Acute Flaccid Myelitis
Acute flaccid myelitis (AFM) is a polio-like syndrome characterized by acute inflammatory anterior horn cell disease. A widespread incidence of such cases in the United States in 2014 led to the coining of this new term. The features of AFM include a rapid onset of asymmetric extremity weakness with a proximal predominance that nadirs in 2–3 days, decreased or flaccid tone, and absent deep tendon reflexes in the affected extremities. Bulbar symptoms may occur, while mental status, sensation, and bladder and bowel function are typically preserved. A viral prodrome is typically associated. Prompt evaluation is critical for differentiating acute flaccid myelitis from other treatable causes of acute flaccid paralysis as proven treatments exist for other disorders. Supportive and neuro-rehabilitative therapy is central to the management of AFM; various immune-modulating treatments have been tried but have not shown to be effective. Long-term outcomes vary widely. A specific pathogen has not been identified in recent cases of AFM although several pathogens are known to cause a similar pattern of injury.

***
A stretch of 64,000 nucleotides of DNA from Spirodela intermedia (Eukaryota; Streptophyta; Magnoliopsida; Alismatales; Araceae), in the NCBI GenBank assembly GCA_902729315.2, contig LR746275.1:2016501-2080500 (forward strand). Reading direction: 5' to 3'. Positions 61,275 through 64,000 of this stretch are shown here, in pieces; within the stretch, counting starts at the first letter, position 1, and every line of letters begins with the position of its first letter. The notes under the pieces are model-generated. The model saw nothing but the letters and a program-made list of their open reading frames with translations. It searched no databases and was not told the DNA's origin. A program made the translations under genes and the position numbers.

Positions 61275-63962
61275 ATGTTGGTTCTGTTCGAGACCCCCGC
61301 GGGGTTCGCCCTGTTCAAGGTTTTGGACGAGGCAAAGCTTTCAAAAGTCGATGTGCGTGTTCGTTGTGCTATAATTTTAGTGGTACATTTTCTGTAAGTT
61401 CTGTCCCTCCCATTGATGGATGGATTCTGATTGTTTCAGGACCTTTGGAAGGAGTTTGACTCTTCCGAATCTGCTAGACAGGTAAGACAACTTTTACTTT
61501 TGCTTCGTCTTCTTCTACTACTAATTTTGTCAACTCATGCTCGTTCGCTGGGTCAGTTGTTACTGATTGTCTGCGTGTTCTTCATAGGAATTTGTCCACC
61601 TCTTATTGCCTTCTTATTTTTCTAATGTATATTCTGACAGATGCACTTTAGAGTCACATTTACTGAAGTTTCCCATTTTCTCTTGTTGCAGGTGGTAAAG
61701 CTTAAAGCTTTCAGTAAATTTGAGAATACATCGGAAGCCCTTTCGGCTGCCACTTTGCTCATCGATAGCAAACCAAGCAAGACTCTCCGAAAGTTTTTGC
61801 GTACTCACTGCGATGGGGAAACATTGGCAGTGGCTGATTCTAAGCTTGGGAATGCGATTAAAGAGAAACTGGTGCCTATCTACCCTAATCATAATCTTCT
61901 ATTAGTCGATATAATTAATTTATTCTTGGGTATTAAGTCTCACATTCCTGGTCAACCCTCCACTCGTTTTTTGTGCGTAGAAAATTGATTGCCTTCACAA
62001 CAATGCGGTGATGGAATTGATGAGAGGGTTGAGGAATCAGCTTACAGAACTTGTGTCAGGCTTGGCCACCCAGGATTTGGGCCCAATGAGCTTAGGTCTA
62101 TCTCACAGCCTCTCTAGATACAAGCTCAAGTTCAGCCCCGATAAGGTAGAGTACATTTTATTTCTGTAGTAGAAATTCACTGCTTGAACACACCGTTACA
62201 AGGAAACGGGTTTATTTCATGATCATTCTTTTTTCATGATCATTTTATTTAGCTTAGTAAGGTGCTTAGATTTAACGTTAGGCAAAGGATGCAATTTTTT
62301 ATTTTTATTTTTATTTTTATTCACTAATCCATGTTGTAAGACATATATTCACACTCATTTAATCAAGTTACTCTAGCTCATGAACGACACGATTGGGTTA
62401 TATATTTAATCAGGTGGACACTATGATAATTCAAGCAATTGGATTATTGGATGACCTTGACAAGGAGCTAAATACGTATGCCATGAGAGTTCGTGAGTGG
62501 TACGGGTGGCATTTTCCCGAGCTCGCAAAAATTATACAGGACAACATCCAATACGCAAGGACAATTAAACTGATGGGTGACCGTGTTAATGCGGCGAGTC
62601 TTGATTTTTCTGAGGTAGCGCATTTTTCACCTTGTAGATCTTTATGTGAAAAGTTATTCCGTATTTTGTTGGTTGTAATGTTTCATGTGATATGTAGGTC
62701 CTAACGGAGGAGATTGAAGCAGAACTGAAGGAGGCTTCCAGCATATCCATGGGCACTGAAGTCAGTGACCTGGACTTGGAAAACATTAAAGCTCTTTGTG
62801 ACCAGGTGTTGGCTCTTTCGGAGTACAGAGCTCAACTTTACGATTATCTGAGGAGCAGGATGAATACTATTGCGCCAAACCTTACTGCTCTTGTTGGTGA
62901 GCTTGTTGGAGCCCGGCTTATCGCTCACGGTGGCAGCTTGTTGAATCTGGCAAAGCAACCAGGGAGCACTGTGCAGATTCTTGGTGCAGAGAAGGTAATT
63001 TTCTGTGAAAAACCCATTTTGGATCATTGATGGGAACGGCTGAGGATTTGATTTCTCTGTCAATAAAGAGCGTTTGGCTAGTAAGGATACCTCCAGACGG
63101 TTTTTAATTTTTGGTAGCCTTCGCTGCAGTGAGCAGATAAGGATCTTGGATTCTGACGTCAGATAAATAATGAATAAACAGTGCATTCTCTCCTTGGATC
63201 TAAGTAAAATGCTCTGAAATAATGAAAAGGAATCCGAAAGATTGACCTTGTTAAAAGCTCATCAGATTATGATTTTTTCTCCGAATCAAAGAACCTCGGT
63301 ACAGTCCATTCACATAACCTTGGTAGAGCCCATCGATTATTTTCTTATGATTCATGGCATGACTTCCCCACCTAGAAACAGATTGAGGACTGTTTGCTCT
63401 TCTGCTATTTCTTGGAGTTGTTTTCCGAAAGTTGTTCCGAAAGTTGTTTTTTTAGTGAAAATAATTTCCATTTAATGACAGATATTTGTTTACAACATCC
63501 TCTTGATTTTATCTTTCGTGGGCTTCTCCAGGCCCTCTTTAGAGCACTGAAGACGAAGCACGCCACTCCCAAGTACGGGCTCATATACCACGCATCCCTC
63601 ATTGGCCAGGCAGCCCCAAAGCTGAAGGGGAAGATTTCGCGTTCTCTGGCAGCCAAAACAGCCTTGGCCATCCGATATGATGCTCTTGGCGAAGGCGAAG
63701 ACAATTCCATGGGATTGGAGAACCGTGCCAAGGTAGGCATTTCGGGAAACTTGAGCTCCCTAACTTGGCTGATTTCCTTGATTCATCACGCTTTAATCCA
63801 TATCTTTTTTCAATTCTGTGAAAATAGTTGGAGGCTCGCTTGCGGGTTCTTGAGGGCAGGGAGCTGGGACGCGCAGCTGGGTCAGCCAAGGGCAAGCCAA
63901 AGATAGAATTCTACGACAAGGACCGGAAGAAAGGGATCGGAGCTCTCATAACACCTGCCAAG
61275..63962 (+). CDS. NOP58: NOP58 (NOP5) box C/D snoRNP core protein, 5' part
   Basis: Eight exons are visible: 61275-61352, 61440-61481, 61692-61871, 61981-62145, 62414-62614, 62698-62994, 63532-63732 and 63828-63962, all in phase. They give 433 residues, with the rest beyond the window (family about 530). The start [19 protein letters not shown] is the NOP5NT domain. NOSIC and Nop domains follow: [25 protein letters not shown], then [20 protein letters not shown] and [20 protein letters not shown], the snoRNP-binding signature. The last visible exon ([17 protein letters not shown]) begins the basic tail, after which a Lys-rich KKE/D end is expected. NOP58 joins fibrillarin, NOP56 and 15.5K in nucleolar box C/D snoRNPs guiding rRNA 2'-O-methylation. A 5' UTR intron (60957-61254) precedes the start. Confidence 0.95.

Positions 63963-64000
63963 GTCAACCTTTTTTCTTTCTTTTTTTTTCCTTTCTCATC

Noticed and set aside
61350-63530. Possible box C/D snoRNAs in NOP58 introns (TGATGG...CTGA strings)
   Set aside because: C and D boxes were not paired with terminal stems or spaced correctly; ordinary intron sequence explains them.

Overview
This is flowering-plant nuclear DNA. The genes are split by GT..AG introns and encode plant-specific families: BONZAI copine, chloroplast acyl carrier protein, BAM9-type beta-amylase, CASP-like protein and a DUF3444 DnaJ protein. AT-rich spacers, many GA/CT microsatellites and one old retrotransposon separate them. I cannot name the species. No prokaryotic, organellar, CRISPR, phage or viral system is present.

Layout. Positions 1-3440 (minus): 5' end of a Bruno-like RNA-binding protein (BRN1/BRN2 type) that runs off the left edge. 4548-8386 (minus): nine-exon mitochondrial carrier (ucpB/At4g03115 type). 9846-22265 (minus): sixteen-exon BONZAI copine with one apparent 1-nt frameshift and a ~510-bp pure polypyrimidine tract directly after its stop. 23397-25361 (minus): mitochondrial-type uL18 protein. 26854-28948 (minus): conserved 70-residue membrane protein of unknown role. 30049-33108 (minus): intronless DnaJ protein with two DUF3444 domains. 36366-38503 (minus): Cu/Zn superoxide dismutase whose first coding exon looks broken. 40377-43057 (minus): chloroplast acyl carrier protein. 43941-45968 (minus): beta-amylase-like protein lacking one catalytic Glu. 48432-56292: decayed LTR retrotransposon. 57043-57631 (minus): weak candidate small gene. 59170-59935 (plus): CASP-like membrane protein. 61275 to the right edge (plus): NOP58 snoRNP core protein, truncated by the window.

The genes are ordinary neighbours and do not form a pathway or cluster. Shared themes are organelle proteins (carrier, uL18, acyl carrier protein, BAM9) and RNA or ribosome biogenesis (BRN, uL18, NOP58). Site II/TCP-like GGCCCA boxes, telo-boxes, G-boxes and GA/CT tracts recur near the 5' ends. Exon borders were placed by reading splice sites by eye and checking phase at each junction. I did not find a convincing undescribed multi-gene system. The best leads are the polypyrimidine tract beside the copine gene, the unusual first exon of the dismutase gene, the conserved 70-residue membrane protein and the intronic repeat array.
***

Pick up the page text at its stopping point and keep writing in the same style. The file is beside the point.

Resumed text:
KeywordsAcute flaccid myelitis Acute flaccid paralysis Polio-like Poliomyelitis Anterior horn cell disease Motor neuronopathy Etiology Diagnosis Treatment Prognosis
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